CHECK OUT OUR DISCUSSION OF CLASS OF 1984 ON THE PODCAST.
Lean on Me, Massacre at Central High, Blackboard Jungle…
All of these movies tackle the question of juvenile delinquency in the context of the classroom, something that’s been bugging society since long before the era of school shootings like Sandy Hook. These films have been around for a really long time, the only thing that’s changed is the level of violence and the moral ambiguity.
Class of 1984 focuses on Lincoln High, a Chicago-area school named after The Great Emancipator that needs to be saved from out-of-control violence and mayhem. Chicagoan Roger Ebert said he was moved by this in 82 at Cannes.
An unwitting music teacher Mr. Norris meets with staunch resistance from hoodlums after his transfer (this was filmed at Central Tech, a Toronto school not far from where the authors of this site live).
Based on a story by co-writer Tom Holland, Mr Holand’s opus here shines the spotlight on school violence, which has gotten so out of hand, teachers are exercising their Second Amendment rights! One such teacher is the unhinged Mr. Corrigan (Roddy McDowall), driven around the bend dealing with all those dangerous minds. Soon, Norris is behaving as badly as the the wayward youth under his charge.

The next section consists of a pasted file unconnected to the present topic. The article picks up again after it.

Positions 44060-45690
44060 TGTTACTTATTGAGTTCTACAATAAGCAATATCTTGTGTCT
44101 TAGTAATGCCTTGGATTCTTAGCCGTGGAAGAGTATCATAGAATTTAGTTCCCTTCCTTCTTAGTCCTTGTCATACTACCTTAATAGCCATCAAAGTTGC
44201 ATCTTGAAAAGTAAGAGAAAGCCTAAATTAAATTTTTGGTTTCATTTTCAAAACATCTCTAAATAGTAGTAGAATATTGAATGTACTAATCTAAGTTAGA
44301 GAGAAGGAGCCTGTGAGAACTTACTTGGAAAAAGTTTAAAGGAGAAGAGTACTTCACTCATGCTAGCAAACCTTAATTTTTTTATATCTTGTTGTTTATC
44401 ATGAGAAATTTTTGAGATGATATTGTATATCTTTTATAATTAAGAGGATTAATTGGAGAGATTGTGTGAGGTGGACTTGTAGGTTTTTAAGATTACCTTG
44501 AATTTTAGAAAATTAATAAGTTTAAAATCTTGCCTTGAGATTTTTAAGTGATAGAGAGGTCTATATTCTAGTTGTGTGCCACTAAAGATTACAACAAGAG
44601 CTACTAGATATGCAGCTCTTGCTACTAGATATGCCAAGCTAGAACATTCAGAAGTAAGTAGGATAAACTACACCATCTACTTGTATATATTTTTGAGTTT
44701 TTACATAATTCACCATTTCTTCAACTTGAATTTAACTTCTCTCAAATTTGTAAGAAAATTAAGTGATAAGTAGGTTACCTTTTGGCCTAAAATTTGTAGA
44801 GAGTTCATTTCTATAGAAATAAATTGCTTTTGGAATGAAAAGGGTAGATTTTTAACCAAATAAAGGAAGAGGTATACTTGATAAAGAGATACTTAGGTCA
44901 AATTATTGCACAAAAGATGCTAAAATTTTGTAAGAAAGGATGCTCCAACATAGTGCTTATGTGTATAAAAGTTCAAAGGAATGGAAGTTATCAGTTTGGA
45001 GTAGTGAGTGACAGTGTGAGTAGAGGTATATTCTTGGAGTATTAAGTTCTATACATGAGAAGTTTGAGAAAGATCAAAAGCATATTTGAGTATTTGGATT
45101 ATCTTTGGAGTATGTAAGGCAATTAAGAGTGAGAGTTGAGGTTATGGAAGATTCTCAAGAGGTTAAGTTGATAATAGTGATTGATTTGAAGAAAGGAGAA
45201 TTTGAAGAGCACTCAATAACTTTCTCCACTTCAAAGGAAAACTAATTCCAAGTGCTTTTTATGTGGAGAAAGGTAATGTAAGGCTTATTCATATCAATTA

Class of 1984 is surprisingly violent, exploitative, yet engaging.
The flick is perhaps best known for being Michael J Fox’s first film role. He’s a puff-cheeked geek in the school band, exuding the fluid charm that put him on TV in front of millions as the inimitable Reagan conservative Alex P. Keaton. Astute viewers will also catch genre stalwart Lisa Langlois (Deadly Eyes and the bug-addled b-movie we tackled on our podcast, The Nest) and recall that the music teacher is played by Perry King, no stranger to juvenile delinquent movies as “Chico” in The Lords of Flatbush.
A special edition of the film is available through Shout! Factory.
***1/2 (out of 5)